German authorities seek to smoke out car torchers


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The Independent Online

Berlin and Hamburg are being hit by a worsening epidemic of random "car-torching" attacks in which more than 600 privately owned vehicles have been set ablaze this year in apparently motiveless attacks, which are baffling police, politicians and the public.

In Berlin, which faces a city government election next month, the problem has prompted Chancellor Angela Merkel's conservative CDU party to launch a poster campaign with disturbing images of burnt-out cars and the slogan "Berlin must not turn into London".

On Monday, a dozen cars parked in the streets of the normally quiet and respectable west Berlin boroughs of Charlottenburg and Rudow were set ablaze and burnt out in late-night arson attacks. Three more cars followed on Tuesday.

Fears about buildings catching fire have caused Ms Merkel to warn the mystery arsonists that they were "gambling cold-bloodedly with people's lives". Yet in nearly all the cases, the perpetrators have managed to escape undetected.

In most attacks, cars are torched during the small hours with the kind of firelighters normally used for garden barbecues. They are left to burn slowly under a car's tyre, leaving the culprit plenty of time to get away.

The German capital has seen 364 arson attacks on cars this year alone, while the port city of Hamburg is not far behind. In both cities an estimated 2,000 cars have been set alight and destroyed over the past seven years, yet police now admit that the problem has suddenly dramatically worsened.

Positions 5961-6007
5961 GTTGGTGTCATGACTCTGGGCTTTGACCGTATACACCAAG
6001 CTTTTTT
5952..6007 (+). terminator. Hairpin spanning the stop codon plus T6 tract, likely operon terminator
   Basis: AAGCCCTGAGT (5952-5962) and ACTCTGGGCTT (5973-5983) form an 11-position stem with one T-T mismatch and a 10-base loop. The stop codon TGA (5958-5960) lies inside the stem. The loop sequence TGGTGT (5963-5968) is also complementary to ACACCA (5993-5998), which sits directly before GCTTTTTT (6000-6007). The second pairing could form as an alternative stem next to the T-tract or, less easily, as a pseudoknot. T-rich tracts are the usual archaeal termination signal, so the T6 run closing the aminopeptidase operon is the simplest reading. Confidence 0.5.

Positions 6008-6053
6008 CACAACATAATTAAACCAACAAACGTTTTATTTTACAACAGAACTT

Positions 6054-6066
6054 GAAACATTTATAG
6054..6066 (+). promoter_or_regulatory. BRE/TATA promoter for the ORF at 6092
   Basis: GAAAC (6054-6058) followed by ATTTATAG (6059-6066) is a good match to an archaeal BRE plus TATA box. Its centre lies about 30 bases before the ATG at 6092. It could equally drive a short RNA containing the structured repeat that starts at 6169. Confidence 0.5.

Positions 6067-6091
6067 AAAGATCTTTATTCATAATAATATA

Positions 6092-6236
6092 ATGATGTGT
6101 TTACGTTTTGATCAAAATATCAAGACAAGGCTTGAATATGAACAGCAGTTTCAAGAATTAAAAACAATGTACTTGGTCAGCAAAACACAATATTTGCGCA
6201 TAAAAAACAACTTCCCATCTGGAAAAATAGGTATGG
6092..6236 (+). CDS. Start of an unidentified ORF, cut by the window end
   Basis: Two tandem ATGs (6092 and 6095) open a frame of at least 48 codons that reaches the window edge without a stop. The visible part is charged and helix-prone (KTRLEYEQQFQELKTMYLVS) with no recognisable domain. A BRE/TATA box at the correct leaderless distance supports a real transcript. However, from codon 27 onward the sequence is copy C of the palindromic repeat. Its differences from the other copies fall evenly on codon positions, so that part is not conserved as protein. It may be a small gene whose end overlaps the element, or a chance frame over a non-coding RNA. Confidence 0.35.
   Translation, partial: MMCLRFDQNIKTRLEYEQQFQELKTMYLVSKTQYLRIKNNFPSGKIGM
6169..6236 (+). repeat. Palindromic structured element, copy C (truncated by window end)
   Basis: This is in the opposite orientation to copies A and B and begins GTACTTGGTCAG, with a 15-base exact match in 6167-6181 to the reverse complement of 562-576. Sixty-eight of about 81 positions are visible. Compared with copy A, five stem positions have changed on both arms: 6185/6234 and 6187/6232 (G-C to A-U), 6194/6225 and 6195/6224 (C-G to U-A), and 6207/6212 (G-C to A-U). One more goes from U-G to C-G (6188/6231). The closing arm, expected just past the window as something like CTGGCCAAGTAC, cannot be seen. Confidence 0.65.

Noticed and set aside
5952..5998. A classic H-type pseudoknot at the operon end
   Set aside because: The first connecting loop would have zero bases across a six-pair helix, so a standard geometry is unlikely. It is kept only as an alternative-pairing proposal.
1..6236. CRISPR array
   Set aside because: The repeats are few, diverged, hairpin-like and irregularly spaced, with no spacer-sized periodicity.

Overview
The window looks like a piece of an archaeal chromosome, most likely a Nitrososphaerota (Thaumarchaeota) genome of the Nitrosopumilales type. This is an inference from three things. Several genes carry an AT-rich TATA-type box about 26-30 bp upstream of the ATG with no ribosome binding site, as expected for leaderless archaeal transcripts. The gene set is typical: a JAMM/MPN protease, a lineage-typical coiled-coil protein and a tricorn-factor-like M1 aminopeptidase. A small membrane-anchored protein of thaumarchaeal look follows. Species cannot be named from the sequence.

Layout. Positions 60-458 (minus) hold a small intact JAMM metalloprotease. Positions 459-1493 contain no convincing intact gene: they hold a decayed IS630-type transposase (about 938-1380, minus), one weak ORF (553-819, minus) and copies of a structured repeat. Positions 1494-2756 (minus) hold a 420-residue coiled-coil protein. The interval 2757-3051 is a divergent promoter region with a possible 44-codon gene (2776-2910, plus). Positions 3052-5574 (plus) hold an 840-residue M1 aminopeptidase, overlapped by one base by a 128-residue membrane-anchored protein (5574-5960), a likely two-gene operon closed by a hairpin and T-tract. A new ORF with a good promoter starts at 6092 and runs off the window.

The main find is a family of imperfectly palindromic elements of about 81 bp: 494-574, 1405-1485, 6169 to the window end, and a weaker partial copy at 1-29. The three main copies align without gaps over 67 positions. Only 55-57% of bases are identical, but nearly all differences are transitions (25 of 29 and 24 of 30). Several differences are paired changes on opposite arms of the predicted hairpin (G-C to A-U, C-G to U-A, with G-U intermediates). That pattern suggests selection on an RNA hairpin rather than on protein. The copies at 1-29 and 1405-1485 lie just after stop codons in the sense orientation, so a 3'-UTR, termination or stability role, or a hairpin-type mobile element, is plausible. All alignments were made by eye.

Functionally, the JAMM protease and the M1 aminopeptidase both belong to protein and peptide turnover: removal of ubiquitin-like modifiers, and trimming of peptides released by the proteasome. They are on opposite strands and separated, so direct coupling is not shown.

Previous car-torching incidents have been confined to run-down east Berlin. In most cases police have attributed the attacks to radical left-wing and anarchist groups violently opposed to such inner-city areas being developed by "big business".

However, police and politicians admit that they are largely baffled by the latest trend. "We assume that around half of the arsonists are politically motivated, but we think there are more lone perpetrators who are not organised by groups," Ehrhart Körting, Berlin's Interior minister, said.

In their latest attempt to catch the mystery arsonists, police have deployed helicopters with heat-seeking cameras. In Berlin police have also drafted in some 350 extra officers from outside the city to help. Yet so far their efforts have proven fruitless.